London’s Financial Times reported on the International Energy Agency’s “World Energy Outlook”. Petroleum output, according to the agency, is declining. At the same time the world’s demand is increasing. Currently world oil output just meets oil demand. The world won’t feel this energy crunch in the short term due to slowed demand as a result of the current economic crisis. But when demand picks up again oil demand will continue to increase as oil production continues to decrease. Without more investment in oil exploration and opening of new fields supply will fail to meet demand and crude oil prices will once again skyrocket and shortages will become a reality. Israel having a domestic oil supply on line by the time by the time a world economic resurgence hits will have a tremendous impact on the nation’s financial and political future. Now, while world markets are down, is the time for Israel to increase oil and gas exploration and secure its energy future.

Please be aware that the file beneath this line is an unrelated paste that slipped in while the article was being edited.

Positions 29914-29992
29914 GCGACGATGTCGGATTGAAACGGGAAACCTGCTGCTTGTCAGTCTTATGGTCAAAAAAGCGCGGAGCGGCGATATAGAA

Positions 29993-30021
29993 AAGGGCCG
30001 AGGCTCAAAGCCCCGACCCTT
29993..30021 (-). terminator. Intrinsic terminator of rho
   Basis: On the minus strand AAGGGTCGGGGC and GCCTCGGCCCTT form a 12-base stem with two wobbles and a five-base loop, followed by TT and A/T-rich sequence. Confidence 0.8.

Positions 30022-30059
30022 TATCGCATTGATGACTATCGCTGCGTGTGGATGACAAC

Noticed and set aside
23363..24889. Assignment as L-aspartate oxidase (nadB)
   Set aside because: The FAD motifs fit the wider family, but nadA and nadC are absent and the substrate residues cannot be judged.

Here’s the Financial Times excerpt:
“The FT reports output from the world’s oilfields is declining faster than previously thought, the first authoritative public study of the biggest fields shows. Without extra investment to raise production, the natural annual rate of output decline is 9.1%, the International Energy Agency says in its annual report, the World Energy Outlook, a draft of which has been obtained by the Financial Times. The findings suggest the world will struggle to produce enough oil to make up for steep declines in existing fields, such as those in the North Sea, Russia and Alaska, and meet long-term demand. The effort will become even more acute as prices fall and investment decisions are delayed. The IEA, the oil watchdog, forecasts that China, India and other developing countries’ demand will require investments of $360bn each year until 2030. The agency says even with investment, the annual rate of output decline is 6.4 per cent. The decline will not necessarily be felt in the next few years because demand is slowing down, but with the expected slowdown in investment the eventual effect will be magnified, oil executives say”